If your child is expelled, you will have to deal with finding an alternative place for them to go to school. This can be costly. An expulsion could also affect your child’s choice of college. Even a suspension can cause difficulties with later life choices. If your child gets in trouble at school a second time, the penalty might be that much more severe because of the initial incident.

In some cases, your child may be charged in juvenile court. Your child could end up with a juvenile criminal record.

What can you do? If the incident is charged in juvenile court, your child will be entitled to a hearing before a judge. At the high school level, your child cannot lose his or her right to attend school without first receiving procedural due process. In most cases, your student is entitled to a hearing, although not always before the suspension takes effect. In many districts, only the school board may expel your student, and you may have a right to a hearing at that stage as well.

An experienced attorney can help evaluate your child’s case to determine the best strategy to defend your child. Did the school follow its own procedural rules? Was your child an innocent bystander or acting in self defense? Even if your child started the fight, an attorney can help judge the strength of the evidence against them and can help challenge the severity of the penalty. Maybe your school has some alternative conflict resolution program.

If there is a juvenile court case, an attorney can evaluate how to proceed. You may wish to take the matter to hearing in hopes of getting the charges dismissed. If the evidence is extremely strong against your child, it might be advisable for the attorney to work out a plea arrangement.

Whether the incident is or isn’t charged in juvenile court, you and your child should not communicate with anyone but an attorney about the incident, whether by speaking, texting or emailing. Statements made to friends could end up as evidence against your child. Equally important, you and your child should refrain from discussing the incident on any Facebook, Myspace or similar pages. Any references to the incident should be removed.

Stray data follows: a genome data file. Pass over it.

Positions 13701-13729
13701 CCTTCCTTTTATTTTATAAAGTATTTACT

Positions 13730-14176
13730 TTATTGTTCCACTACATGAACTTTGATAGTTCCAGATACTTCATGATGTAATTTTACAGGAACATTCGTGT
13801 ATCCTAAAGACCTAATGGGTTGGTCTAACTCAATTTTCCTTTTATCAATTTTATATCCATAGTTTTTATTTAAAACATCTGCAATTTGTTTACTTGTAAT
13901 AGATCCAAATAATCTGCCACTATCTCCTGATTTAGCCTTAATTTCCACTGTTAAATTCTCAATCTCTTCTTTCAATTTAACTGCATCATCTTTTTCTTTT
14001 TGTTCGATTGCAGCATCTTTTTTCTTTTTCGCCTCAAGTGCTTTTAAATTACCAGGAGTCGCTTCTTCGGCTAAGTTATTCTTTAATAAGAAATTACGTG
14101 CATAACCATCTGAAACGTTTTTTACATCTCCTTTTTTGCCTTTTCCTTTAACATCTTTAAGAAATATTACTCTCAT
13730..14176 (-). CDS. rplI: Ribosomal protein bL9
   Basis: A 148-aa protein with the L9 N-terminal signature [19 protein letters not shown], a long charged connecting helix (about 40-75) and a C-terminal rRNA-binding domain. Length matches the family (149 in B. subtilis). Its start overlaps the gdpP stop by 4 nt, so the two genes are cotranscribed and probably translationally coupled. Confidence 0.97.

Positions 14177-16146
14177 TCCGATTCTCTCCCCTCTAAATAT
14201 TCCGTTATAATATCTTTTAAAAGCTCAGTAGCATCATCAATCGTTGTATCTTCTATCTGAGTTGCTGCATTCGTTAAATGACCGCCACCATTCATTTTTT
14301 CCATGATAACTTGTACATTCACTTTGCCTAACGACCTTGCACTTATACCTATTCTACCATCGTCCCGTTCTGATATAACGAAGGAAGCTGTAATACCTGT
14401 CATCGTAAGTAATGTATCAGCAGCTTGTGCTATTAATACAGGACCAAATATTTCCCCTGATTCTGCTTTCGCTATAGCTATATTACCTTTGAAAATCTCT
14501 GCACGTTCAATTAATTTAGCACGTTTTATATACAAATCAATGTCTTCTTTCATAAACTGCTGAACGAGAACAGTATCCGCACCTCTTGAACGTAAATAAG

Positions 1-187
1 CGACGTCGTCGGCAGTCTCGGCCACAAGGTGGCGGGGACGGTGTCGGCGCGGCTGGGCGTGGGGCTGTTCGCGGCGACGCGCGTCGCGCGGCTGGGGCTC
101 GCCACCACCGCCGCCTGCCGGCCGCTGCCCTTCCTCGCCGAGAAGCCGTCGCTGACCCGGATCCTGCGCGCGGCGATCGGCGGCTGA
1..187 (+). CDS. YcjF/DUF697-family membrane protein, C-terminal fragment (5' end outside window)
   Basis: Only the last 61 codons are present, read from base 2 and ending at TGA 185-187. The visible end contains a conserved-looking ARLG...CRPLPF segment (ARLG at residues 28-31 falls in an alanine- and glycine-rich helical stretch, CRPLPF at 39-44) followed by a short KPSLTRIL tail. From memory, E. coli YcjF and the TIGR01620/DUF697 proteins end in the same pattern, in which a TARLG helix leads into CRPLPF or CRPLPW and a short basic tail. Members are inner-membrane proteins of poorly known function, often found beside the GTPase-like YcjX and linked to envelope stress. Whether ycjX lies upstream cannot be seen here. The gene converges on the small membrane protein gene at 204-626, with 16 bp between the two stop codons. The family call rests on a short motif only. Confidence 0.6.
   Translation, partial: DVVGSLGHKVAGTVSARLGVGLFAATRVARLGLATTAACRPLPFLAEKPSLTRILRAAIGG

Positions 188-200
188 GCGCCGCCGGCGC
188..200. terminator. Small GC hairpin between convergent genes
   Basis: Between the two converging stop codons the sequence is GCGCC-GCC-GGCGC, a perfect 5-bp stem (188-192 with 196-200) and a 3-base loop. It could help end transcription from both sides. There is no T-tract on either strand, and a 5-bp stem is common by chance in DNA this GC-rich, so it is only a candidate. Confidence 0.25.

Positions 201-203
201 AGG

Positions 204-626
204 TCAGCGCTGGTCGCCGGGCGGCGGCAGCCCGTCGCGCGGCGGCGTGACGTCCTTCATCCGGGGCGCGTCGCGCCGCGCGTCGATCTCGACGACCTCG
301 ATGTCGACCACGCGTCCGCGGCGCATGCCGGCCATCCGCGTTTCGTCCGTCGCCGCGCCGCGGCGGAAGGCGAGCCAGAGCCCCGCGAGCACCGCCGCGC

If you have questions about your situation, feel free to contact Matt Keenan at 847-568-0160 or email matt@mattkeenanlaw.com for advice.


You are a dedicated public school teacher. Your students adore you. You have even received awards for your innovative teaching techniques. So it is with great dismay that you find yourself hauled into the principal’s office. It appears you have been visiting some websites on school time that your district deems inappropriate, even pornographic.

You know it looks funny, but you really do have a legitimate explanation for visiting those sites. You are afraid if you say anything, however, you could still lose your job. You may even face criminal charges.

In Illinois, anyone who knowingly possesses any film, videotape, photograph or computer depiction of any child engaged in a sexual act, or in a “lewd exhibition of the unclothed or transparently clothed” private regions or partially or fully clothed female breast, is guilty of a Class 3 felony with a mandatory minimum fine of $1,000 and a maximum fine of $100,000.

What can you do?

If you find yourself in this or a similar situation, you should consult an attorney immediately. An experienced attorney can evaluate your options and present your defense in the best light possible. Swift action on your attorney’s part may prevent you from losing your job and may even lessen the risk of criminal charges being brought.

Was the site truly indecent? The definition of obscenity can be somewhat vague. At one time, even birth control literature violated indecency laws. Maybe your employer is unduly sensitive and finds material that is legally acceptable to be offensive. Maybe you were unaware that you were in possession of these materials. Perhaps someone with access to your computer had visited these locations. Even if you knowingly visited the site and it does look bad, however, you might really have a legitimate and believable reason for visiting there.

Should you find yourself accused of accessing indecent materials, it is imperative that you not speak to anyone except your attorney about your case. Comments or emails to friends could come back to haunt you and could undermine any defense you may later choose to make. You should remove any Facebook or similar pages that might contain comments about your situation. If you have questions, feel free to contact Matt Keenan at 847-568-0160. While my email address is matt@mattkeenanlaw.com, it may not be advisable to email in case your computer files should become subject to a search.